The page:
Let’s say a property agent manages to sell a condo at $1 mil and at the same time rent out a whole HDB for $2,000 that month. That would work out to $22,000 (2% x 1,000,000 + $2000). Now, assume that he/she does not manage to close any other deals for the next 3 months. That means his/her salary will be around $7,300. Before you start to think, “hmm not bad, $7,300 without CPF is quite a sizeable amount,” consider the cost of living and financing a family in Singapore coupled with the other miscellaneous expenses agents have to foot in order to sustain their business.
What exactly are these “other expenses”? Mostly marketing and expenditure on servicing clients; variables that are necessary but might not guarantee the desired outcome. For instance, an agent shows a buyer around for 3 months, spending hours a week with them, hundreds of dollars on fuel travelling to and fro, finding them a perfect house, writing up the paperwork then at the last minute things fall through or they decide against the purchase. The agent gains nothing except opportunity and monetary costs.
It will require you to spend money before you can make money
As highlighted in point 2, it is an inevitable fact that property agents in Singapore will need to make some monetary sacrifices in order to market themselves and/or the properties they are representing. It is about gaining exposure across a variety of channels – be it through the conventional route of newspaper advertisements and flyers or digitally through online property portals and social media. This is especially so given the competitive landscape where an estimated 30,000 property agents are all vying for the attention of a small pool of prospective buyers.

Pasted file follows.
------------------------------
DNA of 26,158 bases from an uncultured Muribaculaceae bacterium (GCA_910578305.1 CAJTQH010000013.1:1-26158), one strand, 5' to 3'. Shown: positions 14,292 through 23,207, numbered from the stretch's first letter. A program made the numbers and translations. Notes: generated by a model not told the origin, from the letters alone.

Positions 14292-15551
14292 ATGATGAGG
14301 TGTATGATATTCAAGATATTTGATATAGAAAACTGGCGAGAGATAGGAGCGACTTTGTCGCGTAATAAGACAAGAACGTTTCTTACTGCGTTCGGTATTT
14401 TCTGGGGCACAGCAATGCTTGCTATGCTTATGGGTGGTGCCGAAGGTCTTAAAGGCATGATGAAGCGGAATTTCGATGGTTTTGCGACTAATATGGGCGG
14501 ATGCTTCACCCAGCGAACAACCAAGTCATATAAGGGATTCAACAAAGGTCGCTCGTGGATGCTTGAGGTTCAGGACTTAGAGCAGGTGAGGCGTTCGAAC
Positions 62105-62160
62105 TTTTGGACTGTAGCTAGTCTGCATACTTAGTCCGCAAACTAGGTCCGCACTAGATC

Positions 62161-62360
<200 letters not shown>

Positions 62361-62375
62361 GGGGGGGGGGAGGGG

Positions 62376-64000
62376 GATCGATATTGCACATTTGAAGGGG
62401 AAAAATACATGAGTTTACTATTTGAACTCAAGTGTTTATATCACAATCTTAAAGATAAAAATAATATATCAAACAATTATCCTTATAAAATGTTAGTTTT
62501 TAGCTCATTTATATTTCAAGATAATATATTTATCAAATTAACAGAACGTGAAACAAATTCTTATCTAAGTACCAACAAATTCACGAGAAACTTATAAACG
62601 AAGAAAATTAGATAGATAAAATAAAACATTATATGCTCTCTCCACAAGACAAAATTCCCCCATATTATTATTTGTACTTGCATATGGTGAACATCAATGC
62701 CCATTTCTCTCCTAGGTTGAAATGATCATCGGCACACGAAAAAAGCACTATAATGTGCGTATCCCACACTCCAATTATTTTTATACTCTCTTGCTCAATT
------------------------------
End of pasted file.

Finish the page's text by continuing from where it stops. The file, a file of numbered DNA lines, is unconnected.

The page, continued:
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Agents must do their own research and adapt with market trends in order to effectively reach out to potential clients. They need to be well-connected to readily possess an immense amount of information at their fingertips to effectively advise their clients. It is not so much about pushing the product, it is about the ability of the property agent to churn the numbers and finding the best choices for comparison, in the shortest time.
The prospect of being your own boss isn’t rosy
One of supposed perks about being an agent is the flexibility in the determining your own working hours. Sure, you would not have to go down to an office everyday, but that comes at the expense of committing more time outside of the normal working hours and during weekends to cater to your clients. There is also a possibility of working longer hours than usual, especially so in the case of agents who have to participate in on-the-ground activities for new local/overseas condo launches.
Moreover, there is a great deal of time and effort property agents have to put in aside from conducting viewings. Agents have to add a lot more value by playing a multi-faceted role – consult clients on what is right for their budget, help them plan their finances and be there to provide accurate information about the market, all while managing the sales process.